TBWA Ain’t Scared

Stuart Elliott is in Dana Point for the 4As Conference.
He heard some top people at TBWA distance themselves from all the wallowing about change.

“Stop whining,” Lee Clow told the estimated 380 attendees. The new realities “shouldn’t be scary,” he said, because they offer “a huge opportunity for us” to become far more useful to marketer clients as they seek more effective ways to sell products.
“If you want to participate, you’ve got to start hiring young people,” Mr. Clow said, “and don’t tell them what to do — ask them what to do.”
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“We should just stop talking about what was,” Tom Carroll, president and chief executive at TBWA Worldwide, said.
“It’s like driving in the fog,” said Mr. Carroll, who is also the chairman of the association, known as the Four A’s. “You’re not sure what’s ahead of you, but you have to keep driving.”
“All industries recalibrate themselves,” Mr. Carroll said, illustrating his point with a rhetorical question, “How’d you like to be in the CD business?”

Speaking of the CD biz, did you hear Coldplay is pulling a Radiohead?

About David Burn

I wrote my first ad for a political candidate when I was 17 years old. She won her race and I felt the seductive power of advertising for the first time. Today, I'm the founder and creative director at Bonehook in Portland, Oregon. We bring integrated marketing solutions to our clients in healthcare, human services, real estate, fashion, outdoor recreation, and food and beverage.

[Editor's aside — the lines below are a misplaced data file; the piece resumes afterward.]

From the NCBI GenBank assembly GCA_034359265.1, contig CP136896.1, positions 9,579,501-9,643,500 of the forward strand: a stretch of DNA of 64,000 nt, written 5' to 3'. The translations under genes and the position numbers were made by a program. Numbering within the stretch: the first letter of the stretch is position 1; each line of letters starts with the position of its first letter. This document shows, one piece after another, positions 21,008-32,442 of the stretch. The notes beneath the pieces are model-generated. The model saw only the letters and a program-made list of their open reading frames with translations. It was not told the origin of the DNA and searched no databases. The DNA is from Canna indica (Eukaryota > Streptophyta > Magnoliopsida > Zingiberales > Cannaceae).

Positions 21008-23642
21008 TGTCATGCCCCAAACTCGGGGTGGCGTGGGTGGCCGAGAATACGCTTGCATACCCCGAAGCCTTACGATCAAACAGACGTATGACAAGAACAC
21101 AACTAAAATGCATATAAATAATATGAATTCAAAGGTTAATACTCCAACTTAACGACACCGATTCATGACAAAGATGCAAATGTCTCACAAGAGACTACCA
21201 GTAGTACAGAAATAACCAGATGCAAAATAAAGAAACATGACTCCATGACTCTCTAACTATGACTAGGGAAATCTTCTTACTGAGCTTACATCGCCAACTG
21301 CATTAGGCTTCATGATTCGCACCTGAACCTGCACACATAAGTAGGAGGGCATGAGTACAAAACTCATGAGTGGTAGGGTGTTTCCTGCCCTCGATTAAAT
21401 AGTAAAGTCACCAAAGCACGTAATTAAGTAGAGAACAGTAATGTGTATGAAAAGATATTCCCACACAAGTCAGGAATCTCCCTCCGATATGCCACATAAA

Comments

  1. “If you want to participate, you’ve got to start hiring young people,” Mr. Clow said, “and don’t tell them what to do — ask them what to do.”
    Wow. Could he have said anything more effective at promoting age-ism in an industry that’s already full of it.
    I mean I know the comment made a bit more sense in context, but the bottom line is to reinforce the notion that only 20somethings can “get” anything beyond TV/Print/Radio

  2. Right on, Toad. Either you know your shit or you don’t.
    Age is just a numbah.

  3. Don’t mean to disrespect Lee Clow, but his comments made him look very old and outdated.
    Additionally, his agency has a tradition for ageism. Probably sexism too, when you consider the number of young, white men employed there.
    He’s still thinking about 1984, in more ways than one.